• Emergency contraception: This is to prevent pregnancy in the event of unprotected sex. This must be taken within 72 hours of the sexual encounter to be effective.
  • Mini-pill: This is for females who are breast-feeding and can remember to take the pill every day at the same time.
  • Oral contraceptives: The pill is taken daily. There are a few different options to suit different people.
  • Injectable contraceptive: Both the bi-monthly and tri-monthly options are available. One of the advantages of this form of contraception is that for many women it stops menstruation, making it ideal for women at school or those who participate in active sporting activities.  The other advantage is that one only needs to visit the clinic every second or third month.
  • The intra-uterine device (IUD): The device used to be known as the Loop or the Copper-T. This is a good form of birth control for women who are in a mutually monogamous relationship. It is non-hormonal and offers protection from pregnancy for 10 years. It can be removed at any time, should the patient wish to start a family. It needs to be inserted and removed at the clinic by a trained nurse. This is a non-hormonal form of birth control which means that women menstruate as normal.
  • Implanon: The Implanon is sub-dermal implant, meaning that it placed under the skin. It is inserted under the skin of the inner upper arm and releases hormones that prevent pregnancy. It offers protection for three years. This contraception is growing in popularity as, although some women still have a light menstruation monthly, many have reported their periods have disappeared completely. You can return back to fertility immediately once the Implanon is removed.
  • Sterilisation: This is a permanent form of birth control and is available to women who feel that their families are complete.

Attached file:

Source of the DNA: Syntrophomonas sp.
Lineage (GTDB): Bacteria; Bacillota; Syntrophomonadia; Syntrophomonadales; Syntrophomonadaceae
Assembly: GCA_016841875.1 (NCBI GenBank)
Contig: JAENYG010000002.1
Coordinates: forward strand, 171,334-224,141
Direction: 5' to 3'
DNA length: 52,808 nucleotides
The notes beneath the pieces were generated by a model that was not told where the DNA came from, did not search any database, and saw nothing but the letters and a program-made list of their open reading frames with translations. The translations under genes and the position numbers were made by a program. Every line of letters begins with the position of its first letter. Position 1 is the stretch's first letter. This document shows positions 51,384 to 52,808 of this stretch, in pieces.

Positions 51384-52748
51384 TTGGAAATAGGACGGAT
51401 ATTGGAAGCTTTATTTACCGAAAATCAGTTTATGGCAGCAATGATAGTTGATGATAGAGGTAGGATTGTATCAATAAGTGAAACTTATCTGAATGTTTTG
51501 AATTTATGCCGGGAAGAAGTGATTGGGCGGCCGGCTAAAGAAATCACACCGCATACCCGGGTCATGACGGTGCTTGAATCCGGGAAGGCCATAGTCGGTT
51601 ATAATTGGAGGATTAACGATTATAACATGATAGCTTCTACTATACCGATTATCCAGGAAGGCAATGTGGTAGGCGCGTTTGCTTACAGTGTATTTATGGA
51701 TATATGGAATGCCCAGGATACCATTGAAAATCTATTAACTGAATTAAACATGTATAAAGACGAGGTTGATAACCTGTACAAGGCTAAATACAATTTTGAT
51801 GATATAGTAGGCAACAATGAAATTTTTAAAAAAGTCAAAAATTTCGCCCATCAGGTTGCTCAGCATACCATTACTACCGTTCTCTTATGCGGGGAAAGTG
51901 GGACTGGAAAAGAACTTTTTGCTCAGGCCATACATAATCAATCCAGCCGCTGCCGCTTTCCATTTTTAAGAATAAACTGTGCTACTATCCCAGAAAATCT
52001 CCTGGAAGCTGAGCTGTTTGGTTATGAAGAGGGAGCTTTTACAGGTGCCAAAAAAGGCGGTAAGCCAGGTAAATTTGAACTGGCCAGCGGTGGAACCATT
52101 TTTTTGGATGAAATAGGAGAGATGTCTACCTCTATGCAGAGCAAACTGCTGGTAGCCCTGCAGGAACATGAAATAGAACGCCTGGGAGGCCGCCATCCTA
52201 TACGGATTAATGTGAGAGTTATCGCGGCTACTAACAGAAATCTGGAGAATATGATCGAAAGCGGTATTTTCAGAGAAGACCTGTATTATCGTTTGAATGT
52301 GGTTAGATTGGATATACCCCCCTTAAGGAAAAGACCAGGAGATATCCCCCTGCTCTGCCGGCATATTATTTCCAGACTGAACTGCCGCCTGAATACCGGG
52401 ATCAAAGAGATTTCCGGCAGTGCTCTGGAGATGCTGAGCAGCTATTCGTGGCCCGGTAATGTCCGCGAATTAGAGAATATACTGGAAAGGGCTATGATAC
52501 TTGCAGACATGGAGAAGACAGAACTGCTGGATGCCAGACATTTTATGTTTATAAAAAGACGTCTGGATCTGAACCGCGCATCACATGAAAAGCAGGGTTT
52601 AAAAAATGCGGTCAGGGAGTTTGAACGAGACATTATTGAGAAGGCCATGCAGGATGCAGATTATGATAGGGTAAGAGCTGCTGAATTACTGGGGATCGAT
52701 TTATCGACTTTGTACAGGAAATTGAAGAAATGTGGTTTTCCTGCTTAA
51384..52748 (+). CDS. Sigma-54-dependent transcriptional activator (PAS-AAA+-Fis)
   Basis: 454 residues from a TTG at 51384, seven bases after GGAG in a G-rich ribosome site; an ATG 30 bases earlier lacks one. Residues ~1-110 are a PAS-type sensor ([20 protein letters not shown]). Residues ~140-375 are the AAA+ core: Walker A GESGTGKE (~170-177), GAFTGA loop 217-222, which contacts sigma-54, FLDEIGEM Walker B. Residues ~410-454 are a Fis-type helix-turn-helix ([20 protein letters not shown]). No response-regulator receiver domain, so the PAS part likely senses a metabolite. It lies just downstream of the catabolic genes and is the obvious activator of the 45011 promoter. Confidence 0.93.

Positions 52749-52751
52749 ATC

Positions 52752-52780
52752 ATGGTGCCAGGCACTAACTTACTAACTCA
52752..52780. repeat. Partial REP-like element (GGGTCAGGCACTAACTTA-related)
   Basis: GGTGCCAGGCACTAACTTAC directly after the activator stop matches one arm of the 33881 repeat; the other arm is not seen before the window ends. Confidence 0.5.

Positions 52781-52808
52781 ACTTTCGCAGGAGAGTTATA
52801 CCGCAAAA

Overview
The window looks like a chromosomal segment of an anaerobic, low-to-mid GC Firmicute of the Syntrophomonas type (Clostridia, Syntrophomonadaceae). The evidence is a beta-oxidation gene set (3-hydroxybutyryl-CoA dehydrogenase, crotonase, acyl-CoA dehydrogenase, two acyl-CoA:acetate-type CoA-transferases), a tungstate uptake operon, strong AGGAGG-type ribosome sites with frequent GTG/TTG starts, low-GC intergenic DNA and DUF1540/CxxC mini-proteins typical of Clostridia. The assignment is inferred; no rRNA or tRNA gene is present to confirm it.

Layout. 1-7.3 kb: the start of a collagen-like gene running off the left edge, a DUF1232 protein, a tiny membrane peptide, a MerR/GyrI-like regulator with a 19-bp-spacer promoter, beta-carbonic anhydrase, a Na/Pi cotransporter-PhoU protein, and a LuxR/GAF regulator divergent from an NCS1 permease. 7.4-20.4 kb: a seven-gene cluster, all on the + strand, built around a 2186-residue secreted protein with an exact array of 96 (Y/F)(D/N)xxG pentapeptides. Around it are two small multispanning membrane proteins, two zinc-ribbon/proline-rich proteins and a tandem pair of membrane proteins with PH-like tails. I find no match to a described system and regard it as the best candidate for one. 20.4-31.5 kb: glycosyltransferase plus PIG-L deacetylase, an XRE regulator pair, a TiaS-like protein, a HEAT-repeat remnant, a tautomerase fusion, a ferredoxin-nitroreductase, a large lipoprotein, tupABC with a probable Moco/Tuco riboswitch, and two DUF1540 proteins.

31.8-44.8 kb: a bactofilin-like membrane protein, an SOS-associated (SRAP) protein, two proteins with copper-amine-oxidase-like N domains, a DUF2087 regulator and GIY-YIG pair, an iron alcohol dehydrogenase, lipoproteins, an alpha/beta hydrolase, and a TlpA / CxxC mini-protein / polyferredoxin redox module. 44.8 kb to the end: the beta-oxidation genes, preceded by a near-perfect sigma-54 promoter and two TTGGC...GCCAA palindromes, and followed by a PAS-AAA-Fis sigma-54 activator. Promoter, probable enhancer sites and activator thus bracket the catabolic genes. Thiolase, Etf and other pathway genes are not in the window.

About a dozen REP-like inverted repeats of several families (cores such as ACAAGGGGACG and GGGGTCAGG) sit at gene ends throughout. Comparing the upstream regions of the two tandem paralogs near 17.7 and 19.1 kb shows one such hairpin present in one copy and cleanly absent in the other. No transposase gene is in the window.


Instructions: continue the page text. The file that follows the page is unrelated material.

The following contraceptives are offered to men:

  • Condom use: If used correctly offers not only birth control, but also offer protection from STI’s and HIV.
  • Vasectomy: This is a permanent form of birth control available to men who have decided their families are complete or you don’t want children.

Male and female condoms are offered free of charge at all clinics. It’s important that dual protection is used i.e. a barrier method such as condom for protection against STIs and the pill or IUD for unwanted pregnancy. All of the above services are offered free of charge and are available at all local primary healthcare facilities (Clinics) and Community Day Care Centres (CDCs).

The importance of contraceptives for young females

Otto expresses that the Department wants to appeal especially to young girls attending school to access birth control and condoms from their local clinic. “There are so many complications that arise in one’s life when one has a baby at a young age; rather focus on completing your school career so that you can live a full life and have a baby when you are ready and able to provide a safe, loving and secure home for them,” says Otto.

Learn about contraceptives in the private sector that will suit your wallets and needs, click here.